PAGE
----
He has been robbed in his house twice while present (they thought he had cash), he has have been attacked four times with a knife, (still has three of the knives… one is an okapi), shot at once, and also hit two guys with their own guns on separate occasions (caught on camera), hijacked in his car and tied down and robbed of cash at gunpoint.
He never drives to or from work, always takes a taxi. He plays a mean acoustic guitar and has a singing voice and golden locks that make women weak in the knees. He is the owner of the vastly popular Dylan’s nightclub in the Windhoek’s upmarket suburb of Klein Windhoek. He is the all-round nice guy and his name is Tony Fourie. But do not mess with him.
Having a conversation with Tony is like interviewing one of those (in)famous New York night club owners. Tony has taken a beer mug to the head and been strangled to the point of fainting and has lost teeth involuntarily. And he tends to pepper his sentences with profanities and expletives.
“My leg was driven over by a big car on one occasion. My partner, Anton, almost lost his eye when he was hit with a brick in the face while locking up. I was arrested for stopping a smash and grab thief, and have had to appear as a witness in at least eight court cases, mainly robbery and assault,” he says with his trademark affectionate smile before he picks up his acoustic guitar to join his old buddy Stefan ‘Old Slow Hand’ Steyn on stage for a second session of intense jamming.
Apart from being the longest-serving nightclub owner of one club, Tony believes in dedication, loyalty and rewarding such people. This is obvious, as he has had the same core staff for almost 10 years and has helped put their kids through school.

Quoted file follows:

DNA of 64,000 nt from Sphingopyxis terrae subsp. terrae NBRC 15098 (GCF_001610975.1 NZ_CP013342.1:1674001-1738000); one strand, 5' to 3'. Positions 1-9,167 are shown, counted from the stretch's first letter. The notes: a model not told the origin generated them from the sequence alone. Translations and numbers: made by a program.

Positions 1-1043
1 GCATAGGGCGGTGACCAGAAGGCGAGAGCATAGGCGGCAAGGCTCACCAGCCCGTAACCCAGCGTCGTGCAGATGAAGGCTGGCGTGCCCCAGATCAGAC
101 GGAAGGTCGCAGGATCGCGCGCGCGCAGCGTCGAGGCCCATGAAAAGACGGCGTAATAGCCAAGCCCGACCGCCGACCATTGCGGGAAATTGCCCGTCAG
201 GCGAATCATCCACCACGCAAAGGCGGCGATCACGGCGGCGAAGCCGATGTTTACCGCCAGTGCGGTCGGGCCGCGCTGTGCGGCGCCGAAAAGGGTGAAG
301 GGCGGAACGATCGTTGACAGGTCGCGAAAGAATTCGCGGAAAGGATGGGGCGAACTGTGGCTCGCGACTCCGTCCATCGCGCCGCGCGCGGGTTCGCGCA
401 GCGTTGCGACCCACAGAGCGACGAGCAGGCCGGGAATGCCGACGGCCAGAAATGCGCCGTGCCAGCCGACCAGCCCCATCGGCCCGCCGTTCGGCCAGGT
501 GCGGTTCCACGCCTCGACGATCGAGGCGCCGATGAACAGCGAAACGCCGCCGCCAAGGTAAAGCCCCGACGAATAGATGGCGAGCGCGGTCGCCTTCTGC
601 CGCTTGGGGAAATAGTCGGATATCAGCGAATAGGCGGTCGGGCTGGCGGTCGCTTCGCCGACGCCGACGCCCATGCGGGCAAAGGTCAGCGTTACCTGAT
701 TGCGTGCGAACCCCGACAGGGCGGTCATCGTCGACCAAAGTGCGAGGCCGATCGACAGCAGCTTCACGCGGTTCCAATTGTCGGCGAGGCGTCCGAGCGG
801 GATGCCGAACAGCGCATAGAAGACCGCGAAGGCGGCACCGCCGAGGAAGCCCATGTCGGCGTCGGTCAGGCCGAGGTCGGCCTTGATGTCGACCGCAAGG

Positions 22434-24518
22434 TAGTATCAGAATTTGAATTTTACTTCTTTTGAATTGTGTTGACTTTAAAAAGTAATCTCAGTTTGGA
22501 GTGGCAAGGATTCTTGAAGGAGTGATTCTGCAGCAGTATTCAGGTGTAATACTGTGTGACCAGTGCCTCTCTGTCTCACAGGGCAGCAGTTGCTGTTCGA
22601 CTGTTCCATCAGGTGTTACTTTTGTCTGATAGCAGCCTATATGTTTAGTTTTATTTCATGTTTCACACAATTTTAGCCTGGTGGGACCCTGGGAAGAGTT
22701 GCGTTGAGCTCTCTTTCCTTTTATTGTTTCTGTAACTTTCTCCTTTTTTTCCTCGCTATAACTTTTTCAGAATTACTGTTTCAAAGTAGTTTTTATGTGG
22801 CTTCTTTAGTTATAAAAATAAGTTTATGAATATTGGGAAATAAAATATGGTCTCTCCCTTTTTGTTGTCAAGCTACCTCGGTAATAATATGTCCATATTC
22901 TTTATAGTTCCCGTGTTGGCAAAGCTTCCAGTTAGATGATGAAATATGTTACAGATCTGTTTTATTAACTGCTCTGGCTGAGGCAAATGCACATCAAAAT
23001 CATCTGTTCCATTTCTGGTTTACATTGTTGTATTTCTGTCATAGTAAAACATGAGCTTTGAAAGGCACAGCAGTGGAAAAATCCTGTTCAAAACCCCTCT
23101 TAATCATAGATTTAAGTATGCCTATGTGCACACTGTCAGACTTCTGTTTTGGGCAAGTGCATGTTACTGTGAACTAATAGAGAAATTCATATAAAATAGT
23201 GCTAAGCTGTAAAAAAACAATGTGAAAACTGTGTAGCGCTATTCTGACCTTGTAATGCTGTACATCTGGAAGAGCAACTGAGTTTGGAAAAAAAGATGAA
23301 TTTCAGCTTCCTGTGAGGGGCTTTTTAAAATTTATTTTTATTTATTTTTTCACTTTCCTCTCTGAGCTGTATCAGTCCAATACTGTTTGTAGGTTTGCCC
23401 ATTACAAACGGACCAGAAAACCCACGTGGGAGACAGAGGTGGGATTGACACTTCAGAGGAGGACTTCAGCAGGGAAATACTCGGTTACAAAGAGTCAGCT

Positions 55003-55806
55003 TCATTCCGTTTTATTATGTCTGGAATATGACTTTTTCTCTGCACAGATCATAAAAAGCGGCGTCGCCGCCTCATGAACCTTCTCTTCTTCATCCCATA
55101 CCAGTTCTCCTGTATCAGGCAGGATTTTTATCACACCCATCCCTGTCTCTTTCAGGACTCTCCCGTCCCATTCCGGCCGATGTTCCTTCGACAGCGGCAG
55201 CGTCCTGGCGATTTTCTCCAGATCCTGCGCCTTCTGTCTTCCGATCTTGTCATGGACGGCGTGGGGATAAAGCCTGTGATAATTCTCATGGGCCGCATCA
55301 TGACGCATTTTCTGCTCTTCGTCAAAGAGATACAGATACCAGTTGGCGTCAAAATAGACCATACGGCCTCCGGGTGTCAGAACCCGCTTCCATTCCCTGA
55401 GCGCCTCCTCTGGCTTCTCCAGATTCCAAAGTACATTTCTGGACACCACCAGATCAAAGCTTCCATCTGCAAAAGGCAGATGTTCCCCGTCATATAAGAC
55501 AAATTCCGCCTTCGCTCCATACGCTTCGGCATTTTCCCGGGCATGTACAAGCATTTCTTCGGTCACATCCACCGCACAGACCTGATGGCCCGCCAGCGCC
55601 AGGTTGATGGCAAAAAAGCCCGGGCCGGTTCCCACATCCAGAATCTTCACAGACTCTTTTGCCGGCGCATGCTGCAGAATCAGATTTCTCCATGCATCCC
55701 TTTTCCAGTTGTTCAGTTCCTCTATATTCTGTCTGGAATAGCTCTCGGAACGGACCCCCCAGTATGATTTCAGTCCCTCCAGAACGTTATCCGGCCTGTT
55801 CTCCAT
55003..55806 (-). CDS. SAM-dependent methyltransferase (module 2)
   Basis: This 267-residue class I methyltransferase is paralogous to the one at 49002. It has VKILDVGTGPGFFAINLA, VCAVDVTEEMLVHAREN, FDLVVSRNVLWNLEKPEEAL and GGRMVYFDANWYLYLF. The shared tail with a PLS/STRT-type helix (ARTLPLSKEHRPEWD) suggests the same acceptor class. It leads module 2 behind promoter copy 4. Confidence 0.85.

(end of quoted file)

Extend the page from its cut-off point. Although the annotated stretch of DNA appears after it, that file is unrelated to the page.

“We suffer from ‘eat and run’ customers regularly and they cost us a small fortune every month. I have car keys, credit cards and ID’s stacked to the roof for so-called collateral. I regularly receive threatening SMSes and phone calls early morning and by 10h00 the person normally apologises and asks me to delete and forgive or you never hear from that drunk again,” he says.
“People think because they know me and I am cool, they take advantage; I am not into that. My staff gets paid overtime after 02h00 so if you want to come and party, I charge at the door. I repair toilets on a weekly basis… specially women’s amenities. ‘Vroumense’ (women) love to trash toilets for some strange reason. I spend plenty late evening review drunks video, we have 18 cameras to bring back the past to prove that their stuff was not stolen in Dylan’s. We have regulars that we know are going to try and f***k us over, for incorrect change, or they say they paid their bill but didn’t. We catch them every time. But they only have three chances,” he says.
“But at the end of the day, most people are cool and well-behaved and awesome to party with.”
Why a night club owner and musician? Tony says he started playing guitar at a late stage in his colourful life after being part of the clean-cut, clean-shaven business world. “That was not me; I wanted to run a nightclub and be a musician. I wanted to play hard [party until] late and sleep late the next day. So I grew back my hair, put on my jeans and hippie shirts and did just that.”